// t0  = [ 0 | 0 | 0 | d | 0 | 0 | 0 | h | 0 | 0 | 0 | l | 0 | 0 | 0 | p ]
    const __m128i t0 = _mm_and_si128(lobyte_mask, v);
    
  3. Move 1st bytes into 0th position in each lane.

    const __m128i v1 = _mm_srli_epi32(v, 1*8);
    
    // t1  = [ 0 | 0 | 0 | c | 0 | 0 | 0 | g | 0 | 0 | 0 | k | 0 | 0 | 0 | o ]
    const __m128i t1 = _mm_and_si128(lobyte_mask, v1);
    
  4. Move 2nd bytes into 0th position in each lane.

    const __m128i v2 = _mm_srli_epi32(v, 2*8);
    
    // t2  = [ 0 | 0 | 0 | b | 0 | 0 | 0 | f | 0 | 0 | 0 | j | 0 | 0 | 0 | n ]
    const __m128i t2 = _mm_and_si128(lobyte_mask, v2);
    
  5. Move 3rd bytes into 0th position in each lane.

    // t3  = [ 0 | 0 | 0 | a | 0 | 0 | 0 | e | 0 | 0 | 0 | i | 0 | 0 | 0 | m ]
    const __m128i t3 = _mm_srli_epi32(v, 3*8);
    
  6. Update the accumulator.

    accumulator = _mm_add_epi32(accumulator, t0);
    accumulator = _mm_add_epi32(accumulator, t1);
    accumulator = _mm_add_epi32(accumulator, t2);
    accumulator = _mm_add_epi32(accumulator, t3);
    

Here is an actual implementation:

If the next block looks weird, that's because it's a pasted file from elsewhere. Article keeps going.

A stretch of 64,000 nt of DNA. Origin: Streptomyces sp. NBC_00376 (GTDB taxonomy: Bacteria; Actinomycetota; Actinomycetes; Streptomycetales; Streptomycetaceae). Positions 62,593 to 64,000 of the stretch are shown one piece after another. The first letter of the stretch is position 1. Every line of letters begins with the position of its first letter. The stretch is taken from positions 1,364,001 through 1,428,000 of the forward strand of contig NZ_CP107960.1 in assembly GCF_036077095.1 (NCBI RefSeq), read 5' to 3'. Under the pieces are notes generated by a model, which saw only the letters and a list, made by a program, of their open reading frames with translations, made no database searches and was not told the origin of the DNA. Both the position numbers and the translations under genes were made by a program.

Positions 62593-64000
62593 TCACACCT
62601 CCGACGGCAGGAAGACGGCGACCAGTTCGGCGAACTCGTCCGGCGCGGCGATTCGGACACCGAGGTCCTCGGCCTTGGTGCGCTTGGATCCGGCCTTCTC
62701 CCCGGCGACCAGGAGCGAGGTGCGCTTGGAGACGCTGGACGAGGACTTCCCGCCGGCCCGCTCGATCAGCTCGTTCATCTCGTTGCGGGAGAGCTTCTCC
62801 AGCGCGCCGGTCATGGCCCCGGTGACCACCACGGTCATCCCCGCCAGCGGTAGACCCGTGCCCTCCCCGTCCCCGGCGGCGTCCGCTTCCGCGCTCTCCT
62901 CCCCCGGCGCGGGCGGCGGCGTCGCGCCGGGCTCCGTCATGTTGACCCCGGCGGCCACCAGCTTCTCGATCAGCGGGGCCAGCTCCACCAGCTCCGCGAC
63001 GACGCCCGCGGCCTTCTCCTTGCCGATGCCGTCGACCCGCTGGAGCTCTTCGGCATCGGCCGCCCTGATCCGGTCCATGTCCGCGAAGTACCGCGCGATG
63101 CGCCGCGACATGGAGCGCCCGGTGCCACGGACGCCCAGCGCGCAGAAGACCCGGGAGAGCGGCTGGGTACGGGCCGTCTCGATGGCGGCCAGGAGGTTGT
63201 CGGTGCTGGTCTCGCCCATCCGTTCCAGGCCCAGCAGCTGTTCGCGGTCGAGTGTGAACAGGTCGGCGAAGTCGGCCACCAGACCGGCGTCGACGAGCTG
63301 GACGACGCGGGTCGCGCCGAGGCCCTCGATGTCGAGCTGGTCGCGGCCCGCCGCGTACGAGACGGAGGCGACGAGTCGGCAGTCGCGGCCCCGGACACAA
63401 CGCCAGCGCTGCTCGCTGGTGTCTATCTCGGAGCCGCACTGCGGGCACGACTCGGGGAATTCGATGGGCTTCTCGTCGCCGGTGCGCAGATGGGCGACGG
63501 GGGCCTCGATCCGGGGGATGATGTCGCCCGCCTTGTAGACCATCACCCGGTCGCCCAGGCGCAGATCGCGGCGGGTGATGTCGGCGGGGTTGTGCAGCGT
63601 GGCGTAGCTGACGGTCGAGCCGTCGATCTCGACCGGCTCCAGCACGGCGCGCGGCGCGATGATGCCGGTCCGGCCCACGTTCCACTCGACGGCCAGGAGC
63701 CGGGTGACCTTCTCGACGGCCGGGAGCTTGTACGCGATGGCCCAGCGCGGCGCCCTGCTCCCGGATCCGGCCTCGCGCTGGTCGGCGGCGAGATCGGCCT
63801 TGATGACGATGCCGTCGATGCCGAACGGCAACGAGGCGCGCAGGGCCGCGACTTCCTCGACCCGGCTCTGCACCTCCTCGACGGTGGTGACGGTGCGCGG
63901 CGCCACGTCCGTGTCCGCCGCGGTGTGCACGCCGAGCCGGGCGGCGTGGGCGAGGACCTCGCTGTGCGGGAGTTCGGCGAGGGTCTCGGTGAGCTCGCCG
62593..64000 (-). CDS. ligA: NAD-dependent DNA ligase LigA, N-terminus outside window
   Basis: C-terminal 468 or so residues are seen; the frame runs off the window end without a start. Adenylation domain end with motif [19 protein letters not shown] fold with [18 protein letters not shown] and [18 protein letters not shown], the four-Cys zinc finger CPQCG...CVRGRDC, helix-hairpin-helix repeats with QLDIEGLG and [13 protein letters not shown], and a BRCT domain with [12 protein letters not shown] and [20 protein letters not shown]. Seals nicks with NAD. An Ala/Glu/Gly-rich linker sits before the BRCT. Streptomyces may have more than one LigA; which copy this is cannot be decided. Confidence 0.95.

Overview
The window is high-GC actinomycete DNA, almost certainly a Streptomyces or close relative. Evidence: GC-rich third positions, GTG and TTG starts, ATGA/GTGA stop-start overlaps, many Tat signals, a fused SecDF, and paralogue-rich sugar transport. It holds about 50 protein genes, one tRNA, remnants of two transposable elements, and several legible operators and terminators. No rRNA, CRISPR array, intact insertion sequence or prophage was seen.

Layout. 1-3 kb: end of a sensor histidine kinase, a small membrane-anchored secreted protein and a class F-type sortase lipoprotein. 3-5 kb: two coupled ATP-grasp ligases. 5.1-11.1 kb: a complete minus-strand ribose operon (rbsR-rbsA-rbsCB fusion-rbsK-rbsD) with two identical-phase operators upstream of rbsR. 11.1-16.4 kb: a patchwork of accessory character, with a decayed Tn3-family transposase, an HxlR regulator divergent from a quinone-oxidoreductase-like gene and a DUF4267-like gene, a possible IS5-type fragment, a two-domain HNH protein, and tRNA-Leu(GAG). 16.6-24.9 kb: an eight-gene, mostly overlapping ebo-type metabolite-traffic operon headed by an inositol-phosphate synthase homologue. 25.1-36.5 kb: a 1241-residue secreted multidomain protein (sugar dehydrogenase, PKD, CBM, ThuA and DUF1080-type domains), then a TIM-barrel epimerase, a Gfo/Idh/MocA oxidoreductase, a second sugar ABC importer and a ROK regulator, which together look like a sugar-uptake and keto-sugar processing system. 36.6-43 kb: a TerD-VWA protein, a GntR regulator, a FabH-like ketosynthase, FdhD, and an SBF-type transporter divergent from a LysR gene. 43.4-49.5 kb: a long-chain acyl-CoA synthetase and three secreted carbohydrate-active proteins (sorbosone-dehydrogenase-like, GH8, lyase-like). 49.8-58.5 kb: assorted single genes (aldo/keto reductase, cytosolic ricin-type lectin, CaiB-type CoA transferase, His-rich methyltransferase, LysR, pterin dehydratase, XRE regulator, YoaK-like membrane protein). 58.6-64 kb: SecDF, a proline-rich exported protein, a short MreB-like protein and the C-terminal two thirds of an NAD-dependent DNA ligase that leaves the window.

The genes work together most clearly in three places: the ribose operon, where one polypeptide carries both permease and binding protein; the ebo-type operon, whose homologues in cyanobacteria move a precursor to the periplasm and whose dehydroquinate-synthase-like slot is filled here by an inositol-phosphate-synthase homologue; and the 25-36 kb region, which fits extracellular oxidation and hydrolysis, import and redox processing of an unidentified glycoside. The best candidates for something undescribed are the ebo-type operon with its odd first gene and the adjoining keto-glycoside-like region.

uint32_t sse_sumbytes_variant2(uint8_t* array, size_t size) {

    const __m128i lobyte_mask = _mm_set1_epi32(0x000000ff);

    __m128i accumulator = _mm_setzero_si128();

    for (size_t i=0; i < size; i += 16) {
        const __m128i v = _mm_loadu_si128((__m128i*)(array + i));
        const __m128i v0 = v;
        const __m128i v1 = _mm_srli_epi32(v, 1*8);
        const __m128i v2 = _mm_srli_epi32(v, 2*8);
        const __m128i v3 = _mm_srli_epi32(v, 3*8);

        const __m128i t0 = _mm_and_si128(lobyte_mask, v0);
        const __m128i t1 = _mm_and_si128(lobyte_mask, v1);
        const __m128i t2 = _mm_and_si128(lobyte_mask, v2);
        const __m128i t3 = v3;

        accumulator = _mm_add_epi32(accumulator, t0);
        accumulator = _mm_add_epi32(accumulator, t1);
        accumulator = _mm_add_epi32(accumulator, t2);
        accumulator = _mm_add_epi32(accumulator, t3);
    }

    return uint32_t(_mm_extract_epi32(accumulator, 0)) +
           uint32_t(_mm_extract_epi32(accumulator, 1)) +
           uint32_t(_mm_extract_epi32(accumulator, 2)) +
           uint32_t(_mm_extract_epi32(accumulator, 3));
}

The assembly code of the main loop is:

vpsrld $0x8, %ymm1, %ymm3
vpsrld $0x10, %ymm1, %ymm2
vpsrld $0x18, %ymm1, %ymm0
vpand  %ymm3, %ymm4, %ymm3
vpaddd %ymm5, %ymm0, %ymm0
vpand  %ymm2, %ymm4, %ymm2
vpand  %ymm1, %ymm4, %ymm1
vpaddd %ymm3, %ymm0, %ymm0
vpaddd %ymm2, %ymm0, %ymm0
vpaddd %ymm1, %ymm0, %ymm0

This approach is two times faster than the compiler's version. There are two reasons of that:

  1. We have 10 instructions instead of 13.
  2. All of these instruction are simple and they are fast. Let's look at the instructions' parameters for the Skylake architecture taken from Agner Fog's site.